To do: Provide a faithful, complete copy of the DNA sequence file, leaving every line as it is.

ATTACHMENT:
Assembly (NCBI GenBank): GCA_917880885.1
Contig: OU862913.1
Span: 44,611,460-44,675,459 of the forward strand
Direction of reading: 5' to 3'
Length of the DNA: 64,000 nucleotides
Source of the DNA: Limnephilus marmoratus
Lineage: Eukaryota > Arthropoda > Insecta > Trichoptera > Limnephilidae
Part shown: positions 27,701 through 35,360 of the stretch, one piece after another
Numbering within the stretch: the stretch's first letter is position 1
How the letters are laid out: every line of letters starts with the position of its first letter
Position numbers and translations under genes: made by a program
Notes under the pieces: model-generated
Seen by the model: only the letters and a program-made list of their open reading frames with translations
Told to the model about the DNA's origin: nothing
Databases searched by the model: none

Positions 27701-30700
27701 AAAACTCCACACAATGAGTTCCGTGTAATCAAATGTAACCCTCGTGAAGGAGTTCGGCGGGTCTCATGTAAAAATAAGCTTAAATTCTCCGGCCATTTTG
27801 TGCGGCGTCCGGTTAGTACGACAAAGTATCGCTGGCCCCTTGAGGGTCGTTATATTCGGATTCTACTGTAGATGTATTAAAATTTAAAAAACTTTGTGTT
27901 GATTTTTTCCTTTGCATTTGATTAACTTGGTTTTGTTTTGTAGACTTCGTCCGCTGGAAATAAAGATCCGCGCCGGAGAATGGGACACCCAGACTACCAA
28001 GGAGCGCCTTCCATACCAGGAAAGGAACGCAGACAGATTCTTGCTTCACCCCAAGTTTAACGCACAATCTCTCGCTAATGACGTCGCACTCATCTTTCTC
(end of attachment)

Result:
Assembly (NCBI GenBank): GCA_917880885.1
Contig: OU862913.1
Span: 44,611,460-44,675,459 of the forward strand
Direction of reading: 5' to 3'
Length of the DNA: 64,000 nucleotides
Source of the DNA: Limnephilus marmoratus
Lineage: Eukaryota > Arthropoda > Insecta > Trichoptera > Limnephilidae
Part shown: positions 27,701 through 35,360 of the stretch, one piece after another
Numbering within the stretch: the stretch's first letter is position 1
How the letters are laid out: every line of letters starts with the position of its first letter
Position numbers and translations under genes: made by a program
Notes under the pieces: model-generated
Seen by the model: only the letters and a program-made list of their open reading frames with translations
Told to the model about the DNA's origin: nothing
Databases searched by the model: none

Positions 27701-30700
27701 AAAACTCCACACAATGAGTTCCGTGTAATCAAATGTAACCCTCGTGAAGGAGTTCGGCGGGTCTCATGTAAAAATAAGCTTAAATTCTCCGGCCATTTTG
27801 TGCGGCGTCCGGTTAGTACGACAAAGTATCGCTGGCCCCTTGAGGGTCGTTATATTCGGATTCTACTGTAGATGTATTAAAATTTAAAAAACTTTGTGTT
27901 GATTTTTTCCTTTGCATTTGATTAACTTGGTTTTGTTTTGTAGACTTCGTCCGCTGGAAATAAAGATCCGCGCCGGAGAATGGGACACCCAGACTACCAA
28001 GGAGCGCCTTCCATACCAGGAAAGGAACGCAGACAGATTCTTGCTTCACCCCAAGTTTAACGCACAATCTCTCGCTAATGACGTCGCACTCATCTTTCTC